Category archives: AIMMS
Liberty Global is the world’s largest international TV and broadband company with operations in more than 30 countries. The company started working with AIMMS and our implementation partner Districon in October 2015 to develop a Demand Aggregation tool. Today, they are looking to expand their use of AIMMS for other planning capabilities. We had the pleasure to speak with Willem Vesters, Liberty Global’s VP Global Supply Chain Planning, to learn more about their optimization journey.
Hi Willem, can you please tell us more about your background?
I am originally from Breda, a city in the southern part of the Netherlands. I have a Master’s Degree in Aerospace Engineering from Delft University of Technology but I’ve spend most of my career in operations. I worked at ING for a short period, then moved to Philips and subsequently I became the Supply Chain Planning Director for Office Depot in Europe. These days, I head up the Supply Chain Planning division at Liberty Global.
As we discussed it in our previous blog post on Integrated Supply Chain Optimization (ISCO), with ISCO considerations such as demands, materials and capacities are taken into account simultaneously during Master Supply Chain Scheduling (MSCS). Multiple strategic, financial, demand, supply and delivery scenarios are consolidated into one decision process which respects all restrictions, options and priorities. In an effort to explore how the approach works in a real world case, we explored its application at JBS, a world leader in meat processing. The JBS case revealed that ISCO led to a 25% increase in the company’s gross margin. The approach allowed the company’s sales team to identify opportunities from a margin perspective, fully leveraging opportunities that arise from market situations and production capacity.
As we discussed in our previous blogpost, Integrated Supply Chain Optimization offers undeniable benefits for your organization. The industry is abuzz with talk about this trend as well. ORTEC’S John Poppelaars referred to this approach as the optimization of the value chain in a recent post, and leading supply chain blogger Lora Cecere shared an urgent pitch for horizontal collaboration and planning over the entire value chain on Forbes earlier this month.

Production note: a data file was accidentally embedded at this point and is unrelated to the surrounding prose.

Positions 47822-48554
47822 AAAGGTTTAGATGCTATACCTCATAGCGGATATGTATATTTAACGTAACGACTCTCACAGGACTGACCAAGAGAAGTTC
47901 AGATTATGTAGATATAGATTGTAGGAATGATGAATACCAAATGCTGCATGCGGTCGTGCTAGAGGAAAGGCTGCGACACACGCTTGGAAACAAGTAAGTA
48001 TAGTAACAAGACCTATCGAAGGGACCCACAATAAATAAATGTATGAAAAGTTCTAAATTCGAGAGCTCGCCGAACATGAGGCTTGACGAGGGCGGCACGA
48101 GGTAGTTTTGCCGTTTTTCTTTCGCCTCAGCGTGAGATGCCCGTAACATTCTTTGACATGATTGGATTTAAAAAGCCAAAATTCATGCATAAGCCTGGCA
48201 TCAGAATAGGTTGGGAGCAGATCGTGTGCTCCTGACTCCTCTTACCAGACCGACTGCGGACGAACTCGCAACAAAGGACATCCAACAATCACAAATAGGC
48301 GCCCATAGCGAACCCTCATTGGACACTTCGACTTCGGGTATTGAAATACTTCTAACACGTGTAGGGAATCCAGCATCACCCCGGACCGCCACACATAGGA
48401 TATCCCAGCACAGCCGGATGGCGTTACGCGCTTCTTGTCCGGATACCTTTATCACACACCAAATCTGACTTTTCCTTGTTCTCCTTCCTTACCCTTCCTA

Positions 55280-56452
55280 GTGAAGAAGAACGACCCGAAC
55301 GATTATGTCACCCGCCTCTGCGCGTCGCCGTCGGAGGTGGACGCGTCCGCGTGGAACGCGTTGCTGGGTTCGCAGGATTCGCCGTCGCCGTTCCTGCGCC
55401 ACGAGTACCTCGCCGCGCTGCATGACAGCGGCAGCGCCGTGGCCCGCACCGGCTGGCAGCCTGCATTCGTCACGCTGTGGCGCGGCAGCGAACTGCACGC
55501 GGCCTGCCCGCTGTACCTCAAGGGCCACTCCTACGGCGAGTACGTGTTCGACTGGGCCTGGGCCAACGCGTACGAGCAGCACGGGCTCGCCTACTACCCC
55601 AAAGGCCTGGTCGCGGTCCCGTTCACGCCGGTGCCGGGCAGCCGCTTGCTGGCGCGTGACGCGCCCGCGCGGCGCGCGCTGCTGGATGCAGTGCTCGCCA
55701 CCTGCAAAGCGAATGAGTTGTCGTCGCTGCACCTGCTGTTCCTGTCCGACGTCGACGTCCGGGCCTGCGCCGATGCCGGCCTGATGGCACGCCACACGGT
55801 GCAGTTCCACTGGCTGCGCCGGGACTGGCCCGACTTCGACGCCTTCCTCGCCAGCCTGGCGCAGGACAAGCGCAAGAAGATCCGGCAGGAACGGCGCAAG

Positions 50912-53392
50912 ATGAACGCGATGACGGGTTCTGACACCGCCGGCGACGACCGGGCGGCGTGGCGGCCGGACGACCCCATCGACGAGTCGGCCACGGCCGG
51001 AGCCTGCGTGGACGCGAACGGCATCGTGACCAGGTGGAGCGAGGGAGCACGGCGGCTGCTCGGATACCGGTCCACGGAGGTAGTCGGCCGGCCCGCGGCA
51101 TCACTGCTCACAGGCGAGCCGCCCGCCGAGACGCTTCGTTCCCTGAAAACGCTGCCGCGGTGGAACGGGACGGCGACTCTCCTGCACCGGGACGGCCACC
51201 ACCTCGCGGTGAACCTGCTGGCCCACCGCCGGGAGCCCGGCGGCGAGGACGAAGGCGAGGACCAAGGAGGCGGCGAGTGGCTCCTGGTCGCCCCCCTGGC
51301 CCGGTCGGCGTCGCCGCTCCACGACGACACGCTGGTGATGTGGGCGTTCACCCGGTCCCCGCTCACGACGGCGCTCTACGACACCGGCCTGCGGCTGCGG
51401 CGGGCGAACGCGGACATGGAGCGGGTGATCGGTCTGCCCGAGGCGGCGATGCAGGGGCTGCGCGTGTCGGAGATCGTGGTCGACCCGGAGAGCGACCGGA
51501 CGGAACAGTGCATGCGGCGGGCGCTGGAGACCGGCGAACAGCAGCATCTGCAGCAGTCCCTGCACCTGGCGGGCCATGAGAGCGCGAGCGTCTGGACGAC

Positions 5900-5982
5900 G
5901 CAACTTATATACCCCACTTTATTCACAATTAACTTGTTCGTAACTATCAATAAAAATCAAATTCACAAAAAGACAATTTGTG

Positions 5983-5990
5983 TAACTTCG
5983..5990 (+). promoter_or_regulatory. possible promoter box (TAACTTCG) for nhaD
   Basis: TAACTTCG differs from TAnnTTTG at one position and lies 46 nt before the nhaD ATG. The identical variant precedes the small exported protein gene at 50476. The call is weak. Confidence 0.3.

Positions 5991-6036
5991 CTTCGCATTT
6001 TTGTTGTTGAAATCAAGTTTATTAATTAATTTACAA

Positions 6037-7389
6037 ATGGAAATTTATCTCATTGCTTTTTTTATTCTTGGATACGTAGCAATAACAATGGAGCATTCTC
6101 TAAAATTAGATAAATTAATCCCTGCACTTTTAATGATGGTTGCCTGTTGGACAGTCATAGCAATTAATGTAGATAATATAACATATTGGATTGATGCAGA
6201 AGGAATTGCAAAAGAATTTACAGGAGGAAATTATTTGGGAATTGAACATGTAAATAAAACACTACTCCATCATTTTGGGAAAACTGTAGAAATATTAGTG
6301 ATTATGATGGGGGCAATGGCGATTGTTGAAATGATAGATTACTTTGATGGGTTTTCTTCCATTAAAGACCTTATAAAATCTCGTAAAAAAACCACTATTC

Should I make or buy? Should I make to order or make to stock? Where should I keep my inventory, close to my client or in my factory? How much should my safety stock be and when should I reorder? How can I minimize my supply chain costs? Is inventory an asset or a waste?
Companies have always been tormented by these questions. The answer is not hidden in their supply chain network; it is the supply chain network itself. Companies that acknowledge their supply chain as a strategic asset achieve 70% higher performance.* In order to move towards the efficient frontier and achieve higher performance with minimum supply chain costs, a company should understand its uniqueness. Each organization has a unique makeup or configuration. Accompanied by a differentiated brand promise, this configuration can lead to the ongoing evolution of supply chain intelligence. But how can supply chains get smarter nowadays?
What do you do when you seem to have exhausted all options for further inventory reduction, footprint reduction, transport bill reduction, or working capital reduction, and your board demands these things of you once more along with further performance improvements? You’ve gone through all the major Lean programs, adopted 6 Sigma along the way, implemented TQM, deployed the finest forecasting software and tested out multiple vendors only to find yourself at a loss for new options. When you find yourself in this kind of situation, it’s time to move towards an integrated supply chain.